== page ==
Words on the Word

Good Friday

Isaiah 52:13-53:12: See, my servant will rise to great heights.
Hebrews 4:14-16; 5:7-9: Let us be confident that we shall have mercy from him.
John 18:1-19:42: Pilate wrote out a notice and had it fixed to the Cross.

The earliest representation of the crucifixion known to us is an inscription carved in plaster near the Palatine Hill in Rome. Its precise date is uncertain, but it may have been made as early as the early second century, when there were Christians about in the City who had heard the Gospel preached by Peter and Paul. The inscription portrays a crucified human body with a donkey’s head. In a corner, there is what seems like a Y-shaped tau cross, so dear to Francis of Assisi. To the left stands a man dressed like a solider with one hand raised in homage. A caption announces in barely literate Greek: ‘Alexamenos worships god.’ The graffito is a caricature. It intends to ridicule the worshipper. The joke is timeless. ‘Does he worship a crucified man? You can’t be serious. What an ass!’

It is sometimes said that, to appreciate the symbolic charge of a crucifix in antiquity, we moderns should think of a hangman’s noose or an electric chair. I think this insufficient. The gallows and chair were thought up as humane means of execution. The cross, meanwhile, was designed to cause a maximum of drawn-out anguish. Also, death by crucifixion is messy and humiliating. Alexamenos is presented, in the drawing, not just as a fool, but as an indecent man.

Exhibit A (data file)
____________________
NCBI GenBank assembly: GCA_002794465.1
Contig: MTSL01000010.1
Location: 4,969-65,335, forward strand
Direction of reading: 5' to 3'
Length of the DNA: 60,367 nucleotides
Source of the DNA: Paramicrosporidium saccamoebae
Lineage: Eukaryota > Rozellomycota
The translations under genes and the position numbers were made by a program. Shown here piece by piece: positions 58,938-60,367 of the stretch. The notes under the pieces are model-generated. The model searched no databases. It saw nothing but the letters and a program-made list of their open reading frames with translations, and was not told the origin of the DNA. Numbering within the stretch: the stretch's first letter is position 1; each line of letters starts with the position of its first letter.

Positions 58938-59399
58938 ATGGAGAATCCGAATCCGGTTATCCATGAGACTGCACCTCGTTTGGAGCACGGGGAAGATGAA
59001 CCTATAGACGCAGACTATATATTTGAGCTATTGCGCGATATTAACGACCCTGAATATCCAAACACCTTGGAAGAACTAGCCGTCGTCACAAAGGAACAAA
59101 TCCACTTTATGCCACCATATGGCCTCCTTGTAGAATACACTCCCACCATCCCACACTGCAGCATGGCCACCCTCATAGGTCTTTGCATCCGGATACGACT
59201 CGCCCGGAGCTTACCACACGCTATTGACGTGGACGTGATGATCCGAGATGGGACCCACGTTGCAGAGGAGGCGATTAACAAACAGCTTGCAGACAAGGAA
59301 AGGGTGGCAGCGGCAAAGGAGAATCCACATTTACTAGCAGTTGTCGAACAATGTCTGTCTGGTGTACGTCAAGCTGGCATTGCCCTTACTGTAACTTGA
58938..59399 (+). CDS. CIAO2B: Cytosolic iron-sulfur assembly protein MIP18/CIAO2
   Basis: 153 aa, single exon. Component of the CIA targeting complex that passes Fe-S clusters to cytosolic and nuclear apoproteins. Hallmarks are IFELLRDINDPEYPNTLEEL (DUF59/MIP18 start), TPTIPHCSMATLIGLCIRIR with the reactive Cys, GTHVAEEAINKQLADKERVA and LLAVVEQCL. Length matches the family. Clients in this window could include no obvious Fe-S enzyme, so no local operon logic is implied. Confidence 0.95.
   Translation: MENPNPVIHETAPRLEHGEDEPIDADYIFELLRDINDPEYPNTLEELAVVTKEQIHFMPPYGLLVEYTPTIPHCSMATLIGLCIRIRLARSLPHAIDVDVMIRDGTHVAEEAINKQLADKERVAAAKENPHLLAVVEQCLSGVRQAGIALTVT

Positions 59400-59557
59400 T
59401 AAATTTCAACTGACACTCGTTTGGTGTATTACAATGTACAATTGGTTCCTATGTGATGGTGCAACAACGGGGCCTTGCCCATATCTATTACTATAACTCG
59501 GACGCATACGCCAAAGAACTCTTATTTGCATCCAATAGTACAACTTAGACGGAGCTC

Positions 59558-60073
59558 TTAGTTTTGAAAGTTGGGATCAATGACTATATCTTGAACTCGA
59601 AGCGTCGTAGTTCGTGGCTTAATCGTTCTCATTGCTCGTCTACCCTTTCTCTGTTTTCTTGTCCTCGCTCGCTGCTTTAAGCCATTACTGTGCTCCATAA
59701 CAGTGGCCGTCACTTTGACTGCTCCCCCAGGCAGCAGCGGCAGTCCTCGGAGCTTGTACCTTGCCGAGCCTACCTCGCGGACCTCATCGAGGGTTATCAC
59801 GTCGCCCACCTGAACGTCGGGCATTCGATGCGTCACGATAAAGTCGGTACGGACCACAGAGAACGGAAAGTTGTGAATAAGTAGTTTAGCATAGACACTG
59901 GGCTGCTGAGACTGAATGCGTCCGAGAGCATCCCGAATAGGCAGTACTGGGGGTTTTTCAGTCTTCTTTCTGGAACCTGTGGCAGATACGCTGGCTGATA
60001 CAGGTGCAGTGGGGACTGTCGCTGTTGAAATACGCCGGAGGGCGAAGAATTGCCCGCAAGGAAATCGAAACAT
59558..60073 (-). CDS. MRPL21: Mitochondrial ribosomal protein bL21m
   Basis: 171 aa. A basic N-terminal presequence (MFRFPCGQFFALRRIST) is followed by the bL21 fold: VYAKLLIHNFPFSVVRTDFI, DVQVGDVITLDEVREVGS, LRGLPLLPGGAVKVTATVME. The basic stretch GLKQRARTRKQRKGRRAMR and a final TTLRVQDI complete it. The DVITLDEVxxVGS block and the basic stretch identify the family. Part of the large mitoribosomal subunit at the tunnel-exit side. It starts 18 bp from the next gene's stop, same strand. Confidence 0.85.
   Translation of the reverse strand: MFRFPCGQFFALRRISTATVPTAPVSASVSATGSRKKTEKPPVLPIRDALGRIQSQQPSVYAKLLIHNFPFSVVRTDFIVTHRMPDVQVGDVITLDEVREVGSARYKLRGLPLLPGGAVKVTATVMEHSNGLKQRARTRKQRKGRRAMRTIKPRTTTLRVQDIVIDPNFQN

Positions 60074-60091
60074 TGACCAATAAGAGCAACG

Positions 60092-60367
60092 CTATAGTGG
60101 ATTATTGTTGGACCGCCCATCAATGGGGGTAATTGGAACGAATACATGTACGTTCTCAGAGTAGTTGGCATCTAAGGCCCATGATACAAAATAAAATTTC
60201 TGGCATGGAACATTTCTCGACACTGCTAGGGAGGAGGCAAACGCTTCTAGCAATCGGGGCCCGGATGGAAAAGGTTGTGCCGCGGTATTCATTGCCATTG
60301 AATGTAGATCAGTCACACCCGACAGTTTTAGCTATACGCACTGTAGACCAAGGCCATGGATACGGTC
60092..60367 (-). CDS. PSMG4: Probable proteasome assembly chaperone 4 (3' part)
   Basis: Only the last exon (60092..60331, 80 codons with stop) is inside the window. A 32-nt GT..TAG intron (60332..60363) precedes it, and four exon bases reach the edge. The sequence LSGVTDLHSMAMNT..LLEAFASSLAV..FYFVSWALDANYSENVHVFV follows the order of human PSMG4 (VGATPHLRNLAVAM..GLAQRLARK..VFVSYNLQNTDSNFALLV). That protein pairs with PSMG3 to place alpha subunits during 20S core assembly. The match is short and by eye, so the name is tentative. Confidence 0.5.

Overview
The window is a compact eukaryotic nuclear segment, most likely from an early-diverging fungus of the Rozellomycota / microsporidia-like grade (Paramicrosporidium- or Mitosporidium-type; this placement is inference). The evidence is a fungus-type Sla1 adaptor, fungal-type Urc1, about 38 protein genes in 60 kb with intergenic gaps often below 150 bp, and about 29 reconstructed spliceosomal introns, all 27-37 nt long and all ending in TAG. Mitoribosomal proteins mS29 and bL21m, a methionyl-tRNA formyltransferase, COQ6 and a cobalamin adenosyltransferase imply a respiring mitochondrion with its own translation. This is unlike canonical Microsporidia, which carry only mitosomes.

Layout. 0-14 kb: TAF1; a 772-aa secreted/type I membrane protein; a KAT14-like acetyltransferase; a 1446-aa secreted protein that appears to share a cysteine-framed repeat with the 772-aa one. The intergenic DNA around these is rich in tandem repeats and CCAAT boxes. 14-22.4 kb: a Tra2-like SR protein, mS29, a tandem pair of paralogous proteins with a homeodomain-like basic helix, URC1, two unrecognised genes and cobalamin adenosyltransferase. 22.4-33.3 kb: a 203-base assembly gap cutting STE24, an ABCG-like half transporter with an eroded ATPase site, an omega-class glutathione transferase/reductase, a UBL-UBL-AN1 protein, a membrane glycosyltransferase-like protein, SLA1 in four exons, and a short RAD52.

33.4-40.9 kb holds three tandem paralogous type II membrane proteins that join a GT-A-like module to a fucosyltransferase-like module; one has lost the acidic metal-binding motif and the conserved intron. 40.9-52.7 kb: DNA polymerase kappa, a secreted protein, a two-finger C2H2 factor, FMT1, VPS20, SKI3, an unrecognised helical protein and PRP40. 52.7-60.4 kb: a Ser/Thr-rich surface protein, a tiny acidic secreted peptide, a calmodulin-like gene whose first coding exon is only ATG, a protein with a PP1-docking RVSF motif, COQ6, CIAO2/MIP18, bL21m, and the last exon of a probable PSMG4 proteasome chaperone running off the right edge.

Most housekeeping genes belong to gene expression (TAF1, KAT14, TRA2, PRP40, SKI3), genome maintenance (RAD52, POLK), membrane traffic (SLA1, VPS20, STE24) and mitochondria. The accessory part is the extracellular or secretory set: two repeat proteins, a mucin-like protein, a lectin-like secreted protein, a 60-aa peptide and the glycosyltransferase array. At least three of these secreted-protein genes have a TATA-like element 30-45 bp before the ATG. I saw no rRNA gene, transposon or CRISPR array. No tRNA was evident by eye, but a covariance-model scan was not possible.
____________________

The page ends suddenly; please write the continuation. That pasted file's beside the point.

Today you and I stand by Alexamenos’s side. We bow low before the Cross. We are not blind to the disgrace it represents; but we see through it. We glimpse a larger truth. ‘No one has greater love than he who lays down his life for his friends’ (John 15.13). The Cross is the emblem of such love. We are the friends.

In the Passion, we hear people cry, ‘Crucify him!’ They want to get rid of him. They’ve had their fill. It was pleasant enough to hear him for a while. He said very pretty things; he had charisma. Yet he required such investment without any promise of tangible gain. ‘Give us instead Barabbas!’ — the revolutionary with a strategic plan, a vision for a restructured society with greater individual freedom, lower taxes, pledges that make sense! This other fellow, — David’s son, God’s son, what does it matter — just make him go away, reduce him to silence at last.

Silently he suffered, endured, and died. Silently we contemplate him now. But this silence is not a mute silence. It speaks, it cries out! It bears the message of a love that has conquered the world and overcome death. This love is unstoppable. It is definitive, manifestly absolute. For yes, indeed: here on this Cross we worship God. Even face to face with his humiliation we hold our head high. What today seems like the end is the beginning of everything. Sheol trembles. Death unravels. In the East, we recognise the gentle shimmer of dawn.

By the Lord’s death, by his accomplished sacrifice, deathless hope is given us. A hope that carries.